Dutch town cuts ties with Polish twin in ‘LGBT-free zone’

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Nieuwegein, a town near Utrecht in central Holland, released a statement on Wednesday announcing the immediate end of friendly relations with the Polish town of Pulawy.

Nieuwegein City Council called on the City Executive Council to sever ties on July 13 after learning of recent reports on the treatment of members of the LGBT community in Pulawy.

“In Nieuwegein, everyone is allowed to be what they are, regardless of their sexual orientation, gender, religion or ethnic origin,” said Alderman Marieke Schouten.

Nieuwegein’s board was informed of Pulawy’s statement in January, the statement said, and sent a letter to his counterpart in the spring to express concern. However, local authorities in Pulawy did not respond, the statement added.”For the municipal council and the college, that is enough,” we read in the press release.

“A friendship between cities is precisely what should give rise to a dialogue on these issues. It’s a shame Pulawy doesn’t want to have a conversation, ”said Schouten.

“I am pleased that the municipal council has drawn a clear line and is therefore clearly in favor of inclusion. ”

CNN attempted to contact local Pulawy authorities for comments.

While Polish attitudes towards homosexuality are slowly increasing, gay marriage is not legal and the predominantly Catholic country remains one of the most conservative and restrictive in Europe for LGBTQ people.

In July 2019, right-wing news magazine Gazeta Polska announced its intention to distribute stickers to its readers proclaiming a “LGBT-free zone”.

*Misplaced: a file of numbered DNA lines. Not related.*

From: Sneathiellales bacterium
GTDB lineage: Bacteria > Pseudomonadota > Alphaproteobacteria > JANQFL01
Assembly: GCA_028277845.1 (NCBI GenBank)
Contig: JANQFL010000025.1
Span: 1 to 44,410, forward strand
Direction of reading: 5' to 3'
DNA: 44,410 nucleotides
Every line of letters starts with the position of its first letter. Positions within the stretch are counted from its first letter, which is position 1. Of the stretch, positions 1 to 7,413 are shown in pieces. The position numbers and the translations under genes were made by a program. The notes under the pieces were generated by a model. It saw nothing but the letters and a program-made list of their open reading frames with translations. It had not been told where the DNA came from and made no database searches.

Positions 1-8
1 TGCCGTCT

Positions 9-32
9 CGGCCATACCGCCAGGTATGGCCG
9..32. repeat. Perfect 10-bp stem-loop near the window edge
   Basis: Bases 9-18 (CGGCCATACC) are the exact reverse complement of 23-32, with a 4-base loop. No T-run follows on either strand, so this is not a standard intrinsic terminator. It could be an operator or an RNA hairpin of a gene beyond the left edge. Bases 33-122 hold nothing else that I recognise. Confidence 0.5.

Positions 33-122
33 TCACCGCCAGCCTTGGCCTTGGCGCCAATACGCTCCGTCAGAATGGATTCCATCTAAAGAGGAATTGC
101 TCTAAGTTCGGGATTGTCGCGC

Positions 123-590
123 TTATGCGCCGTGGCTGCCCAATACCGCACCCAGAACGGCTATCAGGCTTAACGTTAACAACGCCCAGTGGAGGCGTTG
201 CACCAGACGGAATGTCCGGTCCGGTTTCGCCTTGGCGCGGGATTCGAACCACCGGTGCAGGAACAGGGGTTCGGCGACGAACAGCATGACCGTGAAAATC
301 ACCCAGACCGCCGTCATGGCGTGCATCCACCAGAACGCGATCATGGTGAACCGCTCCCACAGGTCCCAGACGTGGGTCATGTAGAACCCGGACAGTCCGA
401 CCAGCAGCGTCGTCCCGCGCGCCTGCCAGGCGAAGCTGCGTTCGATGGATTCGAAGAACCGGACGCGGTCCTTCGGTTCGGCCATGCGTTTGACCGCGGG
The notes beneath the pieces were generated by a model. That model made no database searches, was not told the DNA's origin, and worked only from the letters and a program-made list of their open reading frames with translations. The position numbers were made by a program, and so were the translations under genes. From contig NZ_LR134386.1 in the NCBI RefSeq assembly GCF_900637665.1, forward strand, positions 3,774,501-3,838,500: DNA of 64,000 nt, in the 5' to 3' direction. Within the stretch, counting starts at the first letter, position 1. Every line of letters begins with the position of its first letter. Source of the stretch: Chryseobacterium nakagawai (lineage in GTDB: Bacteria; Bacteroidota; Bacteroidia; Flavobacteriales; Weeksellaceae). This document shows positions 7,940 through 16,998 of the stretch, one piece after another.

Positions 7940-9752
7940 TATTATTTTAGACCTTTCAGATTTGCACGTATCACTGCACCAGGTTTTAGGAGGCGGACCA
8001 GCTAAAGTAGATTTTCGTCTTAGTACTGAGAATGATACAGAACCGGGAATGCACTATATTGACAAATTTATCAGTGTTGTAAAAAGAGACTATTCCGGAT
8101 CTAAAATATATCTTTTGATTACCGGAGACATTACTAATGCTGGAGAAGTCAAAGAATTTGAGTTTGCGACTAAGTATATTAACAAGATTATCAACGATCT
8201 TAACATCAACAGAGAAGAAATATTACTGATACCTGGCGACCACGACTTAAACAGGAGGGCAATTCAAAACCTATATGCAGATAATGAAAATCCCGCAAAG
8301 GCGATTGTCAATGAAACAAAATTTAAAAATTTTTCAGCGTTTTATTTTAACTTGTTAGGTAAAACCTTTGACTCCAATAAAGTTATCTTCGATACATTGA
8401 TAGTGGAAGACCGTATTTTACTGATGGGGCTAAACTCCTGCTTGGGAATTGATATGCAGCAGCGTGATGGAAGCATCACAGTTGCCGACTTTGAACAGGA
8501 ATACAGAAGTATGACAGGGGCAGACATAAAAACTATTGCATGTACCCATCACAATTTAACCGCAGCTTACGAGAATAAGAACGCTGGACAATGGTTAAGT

The stickers featured an image of a black cross on a pride flag alongside the inflammatory slogan.

These areas have since been declared in a number of cities in Poland, according to the International Human Rights Observatory.

“Since last year, a third of Polish cities – supposedly an area larger than Hungary – have declared themselves” free of LGBTI ideology “, with an increase in the number of LGBTI people wishing to leave for countries in a relatively situation safer, “the organization wrote in March.

And the country’s outgoing president, Andrzej Duda, won another term on July 13 after speaking out against LGBTQ rights during the election campaign.

Duda, supported by the ruling Nationalist Law and Justice Party (PiS), at one point described LGBTQ rights as an “ideology” worse than communism in the Soviet era.

During the campaign, Duda sought to mobilize his more conservative, predominantly rural base, appealing to traditional Catholic values ​​and promising to maintain popular social welfare policies, such as a child allowance and a more retirement age. low.

CNN’s Rob Picheta, Frederik Pleitgen, Antonia Mortensen and Laura Smith-Spark contributed to this report.

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